I would consider myself a bit of a ‘cinephile’, I absolutely love watching films whether it’s a critically-acclaimed masterpiece or something a little more left of centre. When I was younger, going to “the movies” was an experience usually only reserved for the school holidays, and it was always a really big deal. A whole day would be set aside to eat popcorn and sit in a darkroom with a bunch of strangers. An acceptable social activity where being actively social is unacceptable.
But now, I rarely find myself going to see a film at places like Event or Hoyts anymore. The fond memories of enjoying the cinema as a child have been replaced with a feeling of outrage for the amount that it costs to see a film, especially when you include the essentials like buttered cardboard bites and an ‘insta-diabetes’ sized soda. And now with ‘torrenting’ and streaming services like Netflix being so widely accessible, it no longer seems like such an attractive social activity.
As with any undertaking any venture, there are many limitation that are considered. In the late 1960’s the Swedish geographer Torsten Hagerstrand introduced the concept of ‘time geography’, an analysis of an individual’s movement through space and time (some reeeeeal sci-fi sounding shit right there). Hagerstrand recognised three constraints that limit everyday activities:
Capability – The restrictions faced due to natural causes (eating, drinking, and sleeping in order to be able to function).
Coupling – Overcoming the limitations of human potential (using a car to get somewhere faster than could naturally be achieved).
Authority – The rules and regulations imposed on the individual (societal laws and protocols, like the trading hours of stores and venues).
This week’s task was to get to a cinema and see a film (I guess somewhat inherent in going to the cinema), although it was a goal that I couldn’t achieve due to a culmination of Hagerstrand’s constraints. So I think I’d like to analyse my most recent cinema experience, Mad Max: Fury Road, while exploring both how Hagerstrand’s constraits impact actions, and talk a little about cinema/ movie-going behaviour… I think?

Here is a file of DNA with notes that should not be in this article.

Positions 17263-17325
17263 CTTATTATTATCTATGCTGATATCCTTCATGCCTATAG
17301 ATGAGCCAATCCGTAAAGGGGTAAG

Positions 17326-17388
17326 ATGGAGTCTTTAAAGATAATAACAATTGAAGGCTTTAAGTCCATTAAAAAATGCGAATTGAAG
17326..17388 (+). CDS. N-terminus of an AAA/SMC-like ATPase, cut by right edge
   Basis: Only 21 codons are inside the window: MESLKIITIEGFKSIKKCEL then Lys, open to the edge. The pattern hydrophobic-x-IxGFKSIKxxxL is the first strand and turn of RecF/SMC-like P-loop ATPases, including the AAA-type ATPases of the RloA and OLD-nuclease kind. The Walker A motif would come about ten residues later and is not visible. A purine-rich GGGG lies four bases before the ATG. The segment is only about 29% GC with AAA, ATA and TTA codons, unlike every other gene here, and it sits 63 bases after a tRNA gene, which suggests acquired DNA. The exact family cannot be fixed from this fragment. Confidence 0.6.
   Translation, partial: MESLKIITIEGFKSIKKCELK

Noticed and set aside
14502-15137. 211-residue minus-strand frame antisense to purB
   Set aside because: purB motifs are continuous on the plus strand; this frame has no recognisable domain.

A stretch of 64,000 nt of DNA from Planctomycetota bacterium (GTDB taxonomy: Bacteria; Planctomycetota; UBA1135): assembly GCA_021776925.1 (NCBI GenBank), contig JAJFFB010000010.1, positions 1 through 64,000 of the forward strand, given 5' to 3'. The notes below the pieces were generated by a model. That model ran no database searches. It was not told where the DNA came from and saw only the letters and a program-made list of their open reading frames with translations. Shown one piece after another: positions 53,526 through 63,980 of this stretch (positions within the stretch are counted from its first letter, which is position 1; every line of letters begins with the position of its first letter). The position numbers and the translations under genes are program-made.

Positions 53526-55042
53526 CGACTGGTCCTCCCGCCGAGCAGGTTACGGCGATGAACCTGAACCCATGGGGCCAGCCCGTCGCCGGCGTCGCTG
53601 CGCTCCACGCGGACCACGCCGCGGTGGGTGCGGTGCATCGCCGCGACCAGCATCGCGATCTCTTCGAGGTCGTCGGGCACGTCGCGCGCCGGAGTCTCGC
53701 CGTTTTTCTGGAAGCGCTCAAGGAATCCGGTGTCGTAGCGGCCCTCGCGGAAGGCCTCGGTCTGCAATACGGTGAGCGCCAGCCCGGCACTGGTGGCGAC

A couple of my mates and I had been talking about seeing the movie a few weeks before, and luckily we had settled on a night that suited each other’s agendas (Coupling). I had a late work meeting in the city and was at the mercy of Sydney Trains (colloquially/formally known as Shitty Rail) as a means of making it back to Miranda in time to see the film (Coupling). The scheduling/ making time part of taking a trip to the cinemas is definitely the hardest part. You can’t exactly turn up at 2am and expect to see something (Authority). So we had all made it on time, and luckily the tickets had been purchased online made sure that we were allowed to be there (Authority), not to mention that it was an MA15+ film and we didn’t even get asked for ID (also, Authority)… score! But the looks of displeasure from the ‘non-online’ patrons were hilarious as we were called over to the counter before them.
The experience of seeing such a visual film as Mad Max in a cinema was not to be beaten. The rumbling engines that vibrated the seats, the heavy metal blaring through the speaker (although, not too loud as turn ruin the viewing experience), and the vibrant colours were all things that made the $22 ticket worthwhile. It’s one hell of an extreme movie, and I don’t think that you could feel the true intensity anywhere other than in a cinema seat. I know this is off on a little bit of a tangent, but for me to test this theory I watched it again on my laptop while at home, and it just wasn’t the same. The film lacked the ‘on-the-edge’ intensity I felt while at the movies.